input markets. But input-based production intensification can also degrade land, and
over time limits the yield response. Furthermore, in Africa far fewer producers have
irrigation, resource endowments are often poor, and risks are too high for input-based
intensification to be relevant for more than a few large-scale producers’.
One of the main proponents of the ‘New Green Revolution for Africa’, Kofi Annan 33
declared in July 2007 that ‘AGRA programmes will not involve GM seeds, but instead
focus on conventional seed breeding’. He cautiously added that ‘science is
evolving…we don’t know what science will offer us in 10 or 20 years’. Despite this, it is
clear from the many documents reviewed here that the introduction of genetic
engineering is a driving force behind many of the initiatives pushing for such a
Moreover, an examination of the donors’ agenda for a ‘New Green Revolution for
Africa’ clearly indicates its underlining motivations. The African Green Revolution
Initiative was first developed by UNECA as a system for sustainable modernization of
agriculture and rural transformation designed to have technological and sociopolitical
inputs. The technology side includes:
■ more advanced applications of biotechnology and gene technology to
produce improved varieties;
■ improved crop management technologies;
■ biophysical technologies varying from tools to simple irrigation; and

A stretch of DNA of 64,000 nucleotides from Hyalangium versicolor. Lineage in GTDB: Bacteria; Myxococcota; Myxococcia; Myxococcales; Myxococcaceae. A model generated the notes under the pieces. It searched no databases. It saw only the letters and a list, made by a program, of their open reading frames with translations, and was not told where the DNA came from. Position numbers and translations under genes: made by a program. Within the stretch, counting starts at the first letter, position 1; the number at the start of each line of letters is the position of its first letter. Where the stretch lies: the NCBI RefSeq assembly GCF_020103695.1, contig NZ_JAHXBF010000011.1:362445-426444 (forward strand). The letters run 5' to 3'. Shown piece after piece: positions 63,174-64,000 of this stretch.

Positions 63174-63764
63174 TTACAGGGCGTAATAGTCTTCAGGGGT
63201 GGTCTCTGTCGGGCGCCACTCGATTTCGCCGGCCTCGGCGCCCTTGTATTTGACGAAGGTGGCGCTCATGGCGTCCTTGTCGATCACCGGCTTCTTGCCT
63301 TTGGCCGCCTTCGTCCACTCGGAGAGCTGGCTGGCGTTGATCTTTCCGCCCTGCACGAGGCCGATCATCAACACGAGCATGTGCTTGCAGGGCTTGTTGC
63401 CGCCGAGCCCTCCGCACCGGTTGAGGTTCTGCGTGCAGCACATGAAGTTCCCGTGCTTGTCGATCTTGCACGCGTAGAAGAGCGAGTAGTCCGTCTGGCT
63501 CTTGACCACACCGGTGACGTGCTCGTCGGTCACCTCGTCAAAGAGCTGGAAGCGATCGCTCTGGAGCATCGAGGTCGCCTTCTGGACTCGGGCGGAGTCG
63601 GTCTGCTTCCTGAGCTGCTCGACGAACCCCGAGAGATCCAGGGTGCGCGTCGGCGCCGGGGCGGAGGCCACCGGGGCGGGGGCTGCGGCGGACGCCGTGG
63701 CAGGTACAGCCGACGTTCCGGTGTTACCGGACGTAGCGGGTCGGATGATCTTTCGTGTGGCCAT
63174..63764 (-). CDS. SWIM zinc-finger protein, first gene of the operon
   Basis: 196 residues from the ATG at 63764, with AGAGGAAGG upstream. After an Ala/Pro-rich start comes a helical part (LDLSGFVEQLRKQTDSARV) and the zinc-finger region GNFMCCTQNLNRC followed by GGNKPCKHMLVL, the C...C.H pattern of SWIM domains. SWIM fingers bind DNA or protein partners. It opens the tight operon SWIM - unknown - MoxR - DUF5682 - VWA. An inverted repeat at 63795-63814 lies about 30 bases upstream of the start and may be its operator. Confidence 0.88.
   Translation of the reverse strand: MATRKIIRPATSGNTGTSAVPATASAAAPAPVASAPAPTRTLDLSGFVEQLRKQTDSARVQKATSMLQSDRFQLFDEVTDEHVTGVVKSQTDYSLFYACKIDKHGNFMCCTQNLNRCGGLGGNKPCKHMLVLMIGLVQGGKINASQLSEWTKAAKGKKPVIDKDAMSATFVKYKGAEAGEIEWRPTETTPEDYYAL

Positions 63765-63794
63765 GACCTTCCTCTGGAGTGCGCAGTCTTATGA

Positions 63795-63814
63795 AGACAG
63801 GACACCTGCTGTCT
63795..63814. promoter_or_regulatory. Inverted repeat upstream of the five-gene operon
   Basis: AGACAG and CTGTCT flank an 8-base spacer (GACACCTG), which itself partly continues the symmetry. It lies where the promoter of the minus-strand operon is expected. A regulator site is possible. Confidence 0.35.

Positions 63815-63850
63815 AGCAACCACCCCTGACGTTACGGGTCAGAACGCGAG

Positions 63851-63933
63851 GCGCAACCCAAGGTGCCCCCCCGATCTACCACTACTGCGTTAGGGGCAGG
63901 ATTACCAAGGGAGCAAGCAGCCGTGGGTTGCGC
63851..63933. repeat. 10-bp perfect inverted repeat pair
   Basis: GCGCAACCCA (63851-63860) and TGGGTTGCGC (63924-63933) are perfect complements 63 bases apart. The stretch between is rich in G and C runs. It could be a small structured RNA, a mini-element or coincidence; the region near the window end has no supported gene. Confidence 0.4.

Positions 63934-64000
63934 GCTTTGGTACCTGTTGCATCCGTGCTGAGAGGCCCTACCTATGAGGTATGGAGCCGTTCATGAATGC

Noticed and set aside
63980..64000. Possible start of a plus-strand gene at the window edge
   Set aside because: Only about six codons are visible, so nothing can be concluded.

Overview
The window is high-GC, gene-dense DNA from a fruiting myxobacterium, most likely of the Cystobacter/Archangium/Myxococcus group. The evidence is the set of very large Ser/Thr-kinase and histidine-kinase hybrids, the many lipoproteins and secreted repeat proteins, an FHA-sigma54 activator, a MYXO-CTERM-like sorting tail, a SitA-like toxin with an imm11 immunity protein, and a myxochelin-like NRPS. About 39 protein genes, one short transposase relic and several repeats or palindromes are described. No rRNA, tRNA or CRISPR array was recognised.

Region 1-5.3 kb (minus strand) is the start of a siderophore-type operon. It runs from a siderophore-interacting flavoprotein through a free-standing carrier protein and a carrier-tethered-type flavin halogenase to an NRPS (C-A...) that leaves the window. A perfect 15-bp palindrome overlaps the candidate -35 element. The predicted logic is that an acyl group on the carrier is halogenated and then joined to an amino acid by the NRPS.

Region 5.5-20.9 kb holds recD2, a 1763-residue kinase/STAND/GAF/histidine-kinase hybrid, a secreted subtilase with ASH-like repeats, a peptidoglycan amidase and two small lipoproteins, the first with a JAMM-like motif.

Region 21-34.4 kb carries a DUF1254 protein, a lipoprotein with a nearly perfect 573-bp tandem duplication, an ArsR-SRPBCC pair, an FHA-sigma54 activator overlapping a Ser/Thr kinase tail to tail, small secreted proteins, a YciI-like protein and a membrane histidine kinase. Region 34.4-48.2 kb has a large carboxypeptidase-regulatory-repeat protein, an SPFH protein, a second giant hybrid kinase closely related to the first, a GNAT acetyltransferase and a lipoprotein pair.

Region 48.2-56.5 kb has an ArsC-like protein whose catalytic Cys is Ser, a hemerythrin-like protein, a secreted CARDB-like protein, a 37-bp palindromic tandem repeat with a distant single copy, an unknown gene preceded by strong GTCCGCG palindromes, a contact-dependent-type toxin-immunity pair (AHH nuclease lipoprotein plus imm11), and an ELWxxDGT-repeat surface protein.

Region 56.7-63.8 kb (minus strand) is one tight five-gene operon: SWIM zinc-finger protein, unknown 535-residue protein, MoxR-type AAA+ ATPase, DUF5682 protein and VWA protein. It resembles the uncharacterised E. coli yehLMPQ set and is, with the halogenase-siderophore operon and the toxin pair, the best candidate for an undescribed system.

■ post-harvest handling processes and marketing technologies.
In a number of papers released in 2003 (UNECA, 2003a, b and c), UNECA affirms its
support for a New Green Revolution for Africa. It declares:
‘There is no reason to believe that Africa did not miss the Green Revolution, it was
delayed. The question to address is rather how, not when the African Green revolution
shall be designed, triggered and sustained’.
Accordingly, one of the main issues for UNECA in 2003 was to determine how to
configure what it calls the ‘Green Revolution institutions’ or CGIAR’s centres 34 to
33 On 21 February 2003, UN Secretary General Kofi Annan urged African countries and their global partners to
promote a ‘Green Revolution’ in Africa, to help the continent move towards self-sufficiency in food, reduction of
hunger and eradication of poverty. This call to action was perceived as a major UN policy imperative and challenge
for all key players and stakeholders to deliver their part of the bargain for the transformation of African agriculture
through a Green Revolution (UNECA 2003).